9. Keshavarzifard, M., Mohamad, P., Tan, S., & Shuhaimi, M. (2014). Baseline distributions and sources of Polycyclic Aromatic Hydrocarbons (PAHs) in the surface sediments from the Prai and Malacca Rivers, Peninsular Malaysia. Marine Pollution Bulletin, 88, 366–372.CrossRefGoogle Scholar
  10. Kim, K.-H., Jahan, S. A., Kabir, E., & Brown, R. J. (2013). A review of airborne polycyclic aromatic hydrocarbons (PAHs) and their human health effects. Environmental International, 60, 71–80.CrossRefGoogle Scholar
  11. Li, W.-H., Tian, Y.-Z., & Shi, G.-L. (2012). Concentrations and sources of PAHs in surface sediments of the Fenhe reservoir and watershed, China. Ecotoxicology and Environmental Safety, 75, 198–206.CrossRefGoogle Scholar
  12. Liu, Y., Zheng, J. G., Yu, H., Martin, M., Richardson, J. B., Lam, M. H. W., et al. (2005). Poly brominated diphenyl ethers (PBDEs) in sediments and mussel tissues from Hong Kong marine waters. Marine Pollution Bulletin, 50, 1173–1184.CrossRefGoogle Scholar
  13. Long, E. R., MacDonald, D. D., Smith, S. L., & Calder, F. D. (1995). Incidence of adverse biological effects within ranges of chemical concentrations in marine and estuarine sediments. Environmental Management, 19, 81–97.CrossRefGoogle Scholar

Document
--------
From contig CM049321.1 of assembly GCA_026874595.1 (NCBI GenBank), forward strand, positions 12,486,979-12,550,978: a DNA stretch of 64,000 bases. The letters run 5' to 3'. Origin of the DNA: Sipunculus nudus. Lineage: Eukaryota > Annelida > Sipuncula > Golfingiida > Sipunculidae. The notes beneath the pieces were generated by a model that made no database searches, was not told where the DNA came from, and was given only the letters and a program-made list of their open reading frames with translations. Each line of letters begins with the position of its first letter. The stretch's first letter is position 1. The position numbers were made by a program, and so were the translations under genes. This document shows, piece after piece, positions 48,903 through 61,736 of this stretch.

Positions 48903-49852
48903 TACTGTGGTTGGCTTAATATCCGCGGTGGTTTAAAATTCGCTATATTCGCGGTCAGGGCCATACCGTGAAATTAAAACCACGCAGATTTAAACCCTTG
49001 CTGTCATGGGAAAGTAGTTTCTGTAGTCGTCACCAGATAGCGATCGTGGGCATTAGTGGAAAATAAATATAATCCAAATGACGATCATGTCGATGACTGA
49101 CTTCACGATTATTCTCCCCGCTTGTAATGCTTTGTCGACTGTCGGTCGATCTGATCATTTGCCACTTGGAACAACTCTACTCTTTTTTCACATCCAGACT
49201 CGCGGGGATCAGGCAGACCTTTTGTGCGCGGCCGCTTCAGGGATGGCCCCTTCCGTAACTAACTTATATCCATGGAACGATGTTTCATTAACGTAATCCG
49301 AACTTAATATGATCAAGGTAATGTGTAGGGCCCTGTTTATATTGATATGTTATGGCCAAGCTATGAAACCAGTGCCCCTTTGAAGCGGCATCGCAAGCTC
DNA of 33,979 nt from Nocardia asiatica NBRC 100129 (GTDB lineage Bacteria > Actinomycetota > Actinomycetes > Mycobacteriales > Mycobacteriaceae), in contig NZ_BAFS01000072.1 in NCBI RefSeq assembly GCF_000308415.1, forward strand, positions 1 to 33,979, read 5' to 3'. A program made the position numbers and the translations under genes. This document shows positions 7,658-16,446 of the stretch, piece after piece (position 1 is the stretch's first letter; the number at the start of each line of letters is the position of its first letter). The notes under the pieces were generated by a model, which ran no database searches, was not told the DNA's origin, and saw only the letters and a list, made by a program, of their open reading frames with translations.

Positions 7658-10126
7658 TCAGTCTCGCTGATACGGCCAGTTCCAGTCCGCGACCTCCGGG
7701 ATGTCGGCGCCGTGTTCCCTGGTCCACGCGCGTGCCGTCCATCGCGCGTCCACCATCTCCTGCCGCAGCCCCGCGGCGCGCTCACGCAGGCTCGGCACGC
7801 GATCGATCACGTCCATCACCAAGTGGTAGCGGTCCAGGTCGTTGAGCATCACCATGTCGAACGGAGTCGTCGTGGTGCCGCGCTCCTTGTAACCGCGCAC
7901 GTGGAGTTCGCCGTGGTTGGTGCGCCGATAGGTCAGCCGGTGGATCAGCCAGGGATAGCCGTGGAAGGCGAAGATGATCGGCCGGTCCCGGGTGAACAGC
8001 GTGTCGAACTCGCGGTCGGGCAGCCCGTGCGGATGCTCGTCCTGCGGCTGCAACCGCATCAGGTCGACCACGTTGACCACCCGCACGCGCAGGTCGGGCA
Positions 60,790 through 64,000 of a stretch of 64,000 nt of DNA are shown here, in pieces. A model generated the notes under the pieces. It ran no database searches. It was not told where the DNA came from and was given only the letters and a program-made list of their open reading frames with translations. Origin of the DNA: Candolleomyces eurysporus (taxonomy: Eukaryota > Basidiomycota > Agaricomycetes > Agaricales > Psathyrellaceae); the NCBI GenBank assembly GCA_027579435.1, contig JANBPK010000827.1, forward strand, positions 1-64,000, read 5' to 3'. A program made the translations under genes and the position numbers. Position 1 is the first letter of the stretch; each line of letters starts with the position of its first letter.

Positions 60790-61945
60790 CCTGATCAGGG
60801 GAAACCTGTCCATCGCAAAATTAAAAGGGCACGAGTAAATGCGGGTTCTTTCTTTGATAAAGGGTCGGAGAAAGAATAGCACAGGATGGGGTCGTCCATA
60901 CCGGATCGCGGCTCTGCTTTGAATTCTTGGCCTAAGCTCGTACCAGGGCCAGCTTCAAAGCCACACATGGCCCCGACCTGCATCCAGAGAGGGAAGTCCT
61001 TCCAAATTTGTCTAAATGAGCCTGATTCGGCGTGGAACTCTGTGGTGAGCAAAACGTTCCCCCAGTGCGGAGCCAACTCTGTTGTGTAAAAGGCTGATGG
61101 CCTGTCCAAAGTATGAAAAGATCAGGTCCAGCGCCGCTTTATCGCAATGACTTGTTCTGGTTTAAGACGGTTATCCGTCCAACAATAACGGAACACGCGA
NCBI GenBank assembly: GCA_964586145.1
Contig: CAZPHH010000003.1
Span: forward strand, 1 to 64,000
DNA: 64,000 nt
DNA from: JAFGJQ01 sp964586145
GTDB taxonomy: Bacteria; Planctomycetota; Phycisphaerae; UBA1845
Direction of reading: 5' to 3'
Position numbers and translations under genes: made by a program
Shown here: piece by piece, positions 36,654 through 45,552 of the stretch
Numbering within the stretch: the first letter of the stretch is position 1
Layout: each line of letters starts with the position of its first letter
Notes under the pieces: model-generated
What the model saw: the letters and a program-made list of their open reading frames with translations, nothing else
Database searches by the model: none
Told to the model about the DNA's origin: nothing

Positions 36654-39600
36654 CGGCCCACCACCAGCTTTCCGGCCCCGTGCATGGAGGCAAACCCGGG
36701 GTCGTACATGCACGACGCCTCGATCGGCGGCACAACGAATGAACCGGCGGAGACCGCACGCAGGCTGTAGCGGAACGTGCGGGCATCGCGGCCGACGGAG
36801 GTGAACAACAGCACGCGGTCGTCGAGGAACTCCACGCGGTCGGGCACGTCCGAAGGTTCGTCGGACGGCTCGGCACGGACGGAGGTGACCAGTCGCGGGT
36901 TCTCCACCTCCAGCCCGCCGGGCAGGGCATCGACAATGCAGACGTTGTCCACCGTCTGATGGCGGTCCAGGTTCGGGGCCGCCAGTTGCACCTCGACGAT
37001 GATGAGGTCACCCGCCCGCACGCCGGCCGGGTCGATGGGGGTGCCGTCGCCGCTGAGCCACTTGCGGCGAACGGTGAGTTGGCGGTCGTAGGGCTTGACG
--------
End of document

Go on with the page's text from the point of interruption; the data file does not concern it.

14. Ming, H. W., Liping, J., Gene, J. Z., Minh, T. B., Bruce, R., Liqi, C., et al. (2009). Persistent toxic substances in remote lake and coastal sediments from Svalbard, Norwegian Arctic: Levels, sources and fluxes. Environmental Pollution, 157, 1342–1351.CrossRefGoogle Scholar
  15. Minh, T. B., Anh, H. Q., Nam, V. D., Tri, T. M., Ha, N. M., Ngoc, N. T., et al. (2017). Polybrominated diphenyl ethers in plastic products, indoor dust, sediment and fish from informal e-waste recycling sites in Vietnam: a comprehensive assessment of contamination, accumulation pattern, emissions, and human exposure. Environmental Geochemistry and Health, 39(4), 935–954.CrossRefGoogle Scholar